Looking at that sentence again
There was a sentence in the Washington Post's analysis of Mitt Romney's foreign policy speech that's worth emphasizing. Writing about President Obama's mistakes regarding the Middle East, the editors wrote:
He led the Middle East peace process into a blind alley through his wrongheaded quarreling with Israeli Prime Minister Benjamin Netanyahu — a point Mr. Romney harped on.This is consistent with the observations of editorial board member, Jackson Diehl, since 2009, that Mahmoud Abbas waited for pressure to be brought on Netanyahu rather than seeking to make peace with Israel.
It's a point that some people still don't get. In a recent letter to the New York Times, J-Street founder Jeremy Ben Ami wrote:
The truth is that 74 percent of Jews supported Mr. Obama in 2008; an average of 70 percent have supported Democratic presidential candidates for decades; and 70 percent support the president today. Contrary to popular belief, Jews do not vote primarily on Israel, and they do want presidential leadership to achieve a two-state solution.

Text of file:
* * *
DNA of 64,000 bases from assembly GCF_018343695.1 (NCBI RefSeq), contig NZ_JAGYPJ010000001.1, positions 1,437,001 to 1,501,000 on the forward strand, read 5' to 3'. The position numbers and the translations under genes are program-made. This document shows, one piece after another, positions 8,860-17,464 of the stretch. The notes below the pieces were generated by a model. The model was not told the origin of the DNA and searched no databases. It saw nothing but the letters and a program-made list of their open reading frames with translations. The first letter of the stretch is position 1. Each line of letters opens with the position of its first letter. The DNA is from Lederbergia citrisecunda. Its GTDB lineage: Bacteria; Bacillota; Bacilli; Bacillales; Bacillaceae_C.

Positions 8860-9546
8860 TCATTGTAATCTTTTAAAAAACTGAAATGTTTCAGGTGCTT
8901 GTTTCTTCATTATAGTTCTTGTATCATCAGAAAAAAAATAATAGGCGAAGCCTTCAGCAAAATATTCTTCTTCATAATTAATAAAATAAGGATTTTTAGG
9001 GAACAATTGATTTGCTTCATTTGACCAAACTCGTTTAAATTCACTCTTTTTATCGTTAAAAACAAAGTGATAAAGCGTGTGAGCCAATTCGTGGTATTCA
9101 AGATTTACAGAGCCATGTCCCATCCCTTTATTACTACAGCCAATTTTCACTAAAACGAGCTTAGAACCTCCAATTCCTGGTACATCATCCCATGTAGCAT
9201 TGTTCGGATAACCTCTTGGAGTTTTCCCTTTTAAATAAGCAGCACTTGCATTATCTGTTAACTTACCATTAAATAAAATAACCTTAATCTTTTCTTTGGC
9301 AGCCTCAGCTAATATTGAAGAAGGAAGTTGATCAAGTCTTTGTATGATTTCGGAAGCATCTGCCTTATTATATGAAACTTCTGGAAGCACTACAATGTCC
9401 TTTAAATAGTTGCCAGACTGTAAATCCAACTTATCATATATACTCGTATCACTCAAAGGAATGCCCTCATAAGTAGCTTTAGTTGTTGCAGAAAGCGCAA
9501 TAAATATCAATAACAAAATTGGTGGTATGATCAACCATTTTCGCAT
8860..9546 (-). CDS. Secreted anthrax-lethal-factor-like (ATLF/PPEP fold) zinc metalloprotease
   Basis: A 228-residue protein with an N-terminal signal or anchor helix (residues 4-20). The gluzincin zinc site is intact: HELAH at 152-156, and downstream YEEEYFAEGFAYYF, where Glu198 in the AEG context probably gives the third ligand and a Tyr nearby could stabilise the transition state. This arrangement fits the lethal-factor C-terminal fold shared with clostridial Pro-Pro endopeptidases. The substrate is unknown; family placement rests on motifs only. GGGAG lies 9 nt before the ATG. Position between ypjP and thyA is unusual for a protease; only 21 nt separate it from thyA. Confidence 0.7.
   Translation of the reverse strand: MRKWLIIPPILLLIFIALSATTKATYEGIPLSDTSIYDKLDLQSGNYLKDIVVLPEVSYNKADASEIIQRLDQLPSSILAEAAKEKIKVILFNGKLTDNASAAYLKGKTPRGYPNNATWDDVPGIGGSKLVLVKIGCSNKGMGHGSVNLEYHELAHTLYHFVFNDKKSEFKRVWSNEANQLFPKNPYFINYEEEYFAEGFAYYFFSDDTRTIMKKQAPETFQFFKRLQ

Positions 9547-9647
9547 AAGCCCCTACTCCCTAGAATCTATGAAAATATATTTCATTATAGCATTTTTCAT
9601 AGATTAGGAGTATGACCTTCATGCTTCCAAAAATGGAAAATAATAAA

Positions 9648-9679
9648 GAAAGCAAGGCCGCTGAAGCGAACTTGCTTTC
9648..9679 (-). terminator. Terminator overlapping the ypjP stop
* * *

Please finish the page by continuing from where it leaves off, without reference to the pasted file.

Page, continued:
When the media buy into these myths about the Jewish vote, the tragedy is that policy makers then shy away from pressing for Israeli-Palestinian peace for fear of political consequences that never materialize.One can't deny that President Obama pressed for peace, but he did it in a woefully inept manner. He pressured Netanyahu to freeze settlements only to have Abbas refuse in return to negotiate in good faith. People like Ben Ami only made the situation worse by providing cover for Abbas by falsely claiming that it was only or mostly Israeli intransigence that was responsible for the lack of a peace process.
Responsible presidential leadership involves identifying the problems and not making matters worse. And if there's no immediate hope for peace then responsible presidential leadership means recognizing that and not pressing.
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